Americans are washing their hands much more than they did before the coronavirus pandemic, according to new research from the Centers for Disease Control and Prevention, but there’s still one group who is least likely to adhere to that guidance that washing hands helps protect us from the virus: young white men.
Long before the general public knew anything about what COVID was or how long it was going to stay, public health authorities advised Americans to wash their hands. Many of us can even remember growing up that teachers, doctors and health officials alike all encouraged us to wash our hands frequently. The CDC and other agencies also offered detailed seminars on how to do so properly.
Still, handwashing is considered an essential aspect of good hygiene, whether during a pandemic or not.
This news shouldn’t be surprising since some white men have been vocal, including President Trump, about their resistance to mask-wearing.
When the pandemic first arrived in the United States early in 2020, it quickly became clear that many Americans were simply not washing their hands regularly. Comments on social media spread like wildfire about those they observed in public restrooms who didn’t wash their hands after using the bathroom. And even those who were washing their hands often, weren’t doing it properly.
According to the CDC, fewer than three-quarters of Americans are washing their hands after coughing or sneezing, or in situations where they handle food.
What will it take for more people, including this group of young white men to wash their hands more frequently?
After all, over 200,000 people have already died from this disease that they say can be prevented if we do the three things they recommended: washing hands frequently, wearing a mask, and keeping your distance when needed.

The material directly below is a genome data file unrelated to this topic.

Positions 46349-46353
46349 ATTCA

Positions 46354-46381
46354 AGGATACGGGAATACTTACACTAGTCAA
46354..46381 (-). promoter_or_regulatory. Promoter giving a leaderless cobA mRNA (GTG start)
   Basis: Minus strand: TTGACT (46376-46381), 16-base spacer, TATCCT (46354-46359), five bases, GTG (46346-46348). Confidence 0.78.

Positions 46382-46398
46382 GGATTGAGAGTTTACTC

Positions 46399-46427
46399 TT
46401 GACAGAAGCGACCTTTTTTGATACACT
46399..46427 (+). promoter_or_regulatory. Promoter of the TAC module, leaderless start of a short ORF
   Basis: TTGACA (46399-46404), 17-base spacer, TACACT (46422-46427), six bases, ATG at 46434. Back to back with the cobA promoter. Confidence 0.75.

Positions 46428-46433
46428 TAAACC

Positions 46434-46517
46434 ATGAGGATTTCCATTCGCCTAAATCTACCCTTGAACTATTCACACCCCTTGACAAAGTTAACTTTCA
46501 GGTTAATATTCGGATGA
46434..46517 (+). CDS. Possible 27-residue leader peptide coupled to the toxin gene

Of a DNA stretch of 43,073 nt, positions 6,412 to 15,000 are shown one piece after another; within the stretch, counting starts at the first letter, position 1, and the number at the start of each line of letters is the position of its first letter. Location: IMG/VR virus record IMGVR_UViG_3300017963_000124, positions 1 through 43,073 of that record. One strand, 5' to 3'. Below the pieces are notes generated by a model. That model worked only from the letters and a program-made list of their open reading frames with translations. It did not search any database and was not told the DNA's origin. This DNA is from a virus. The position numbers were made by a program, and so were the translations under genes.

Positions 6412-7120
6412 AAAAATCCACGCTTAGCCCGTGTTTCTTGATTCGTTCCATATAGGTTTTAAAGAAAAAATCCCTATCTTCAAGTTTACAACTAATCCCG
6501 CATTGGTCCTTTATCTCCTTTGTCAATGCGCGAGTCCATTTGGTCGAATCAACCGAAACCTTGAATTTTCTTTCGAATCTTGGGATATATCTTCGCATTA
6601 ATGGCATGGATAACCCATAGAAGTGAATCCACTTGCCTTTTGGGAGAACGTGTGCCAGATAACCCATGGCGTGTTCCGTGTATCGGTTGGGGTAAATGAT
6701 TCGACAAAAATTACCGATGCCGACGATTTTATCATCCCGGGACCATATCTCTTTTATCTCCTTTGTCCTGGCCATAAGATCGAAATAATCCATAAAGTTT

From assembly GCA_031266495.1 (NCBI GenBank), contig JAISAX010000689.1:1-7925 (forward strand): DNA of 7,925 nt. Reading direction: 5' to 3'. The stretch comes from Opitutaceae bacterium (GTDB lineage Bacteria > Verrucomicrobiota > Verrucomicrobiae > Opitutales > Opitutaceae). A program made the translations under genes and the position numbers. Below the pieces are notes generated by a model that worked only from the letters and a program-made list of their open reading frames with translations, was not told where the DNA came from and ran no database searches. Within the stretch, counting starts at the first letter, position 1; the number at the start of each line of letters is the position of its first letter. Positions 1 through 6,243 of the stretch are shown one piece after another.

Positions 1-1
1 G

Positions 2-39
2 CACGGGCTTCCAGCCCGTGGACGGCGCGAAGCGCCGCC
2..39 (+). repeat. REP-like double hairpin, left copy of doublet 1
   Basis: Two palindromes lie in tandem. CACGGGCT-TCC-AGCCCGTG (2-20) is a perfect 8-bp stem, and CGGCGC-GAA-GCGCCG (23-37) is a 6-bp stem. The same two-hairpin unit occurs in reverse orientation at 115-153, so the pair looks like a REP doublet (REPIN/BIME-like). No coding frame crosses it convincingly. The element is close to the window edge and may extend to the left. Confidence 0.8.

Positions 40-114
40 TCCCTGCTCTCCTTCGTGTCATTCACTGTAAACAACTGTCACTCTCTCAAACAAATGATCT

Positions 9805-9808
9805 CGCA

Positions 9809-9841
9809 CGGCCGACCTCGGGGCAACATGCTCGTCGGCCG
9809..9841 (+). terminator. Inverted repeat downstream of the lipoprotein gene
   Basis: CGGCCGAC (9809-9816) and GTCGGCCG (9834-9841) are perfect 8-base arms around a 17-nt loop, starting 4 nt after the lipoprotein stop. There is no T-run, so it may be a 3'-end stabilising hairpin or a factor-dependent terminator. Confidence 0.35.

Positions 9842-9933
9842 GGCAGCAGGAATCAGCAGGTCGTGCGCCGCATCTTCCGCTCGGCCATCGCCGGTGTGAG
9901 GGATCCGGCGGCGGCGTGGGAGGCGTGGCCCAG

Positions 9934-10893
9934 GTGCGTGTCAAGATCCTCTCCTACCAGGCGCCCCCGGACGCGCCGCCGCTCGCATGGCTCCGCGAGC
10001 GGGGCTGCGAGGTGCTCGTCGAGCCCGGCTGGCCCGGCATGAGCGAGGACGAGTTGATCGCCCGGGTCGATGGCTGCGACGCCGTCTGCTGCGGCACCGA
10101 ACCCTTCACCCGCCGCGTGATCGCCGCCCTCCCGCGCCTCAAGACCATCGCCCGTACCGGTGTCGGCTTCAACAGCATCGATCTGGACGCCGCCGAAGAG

“Because older adults, Black persons, and Hispanic persons have been disproportionately affected by COVID-19, engagement in preventive behaviors by these persons is particularly important,” reports the CDC.
“Public health efforts should promote frequent handwashing for all, with attention to tailoring messaging to men, young adults, and non-Hispanic White adults,” encourages the CDC. “Particular focus should be placed on encouraging handwashing at important times such as before eating and after experiencing respiratory symptoms.”
So how are people washing their hands wrong?
The CDC recommends these four steps (that many are getting wrong):
1.) Wet your hands with clean, running water (warm or cold), turn off the tap, and apply soap.
Why? Because hands could become recontaminated if placed in a basin of standing water that has been contaminated through previous use, clean running water should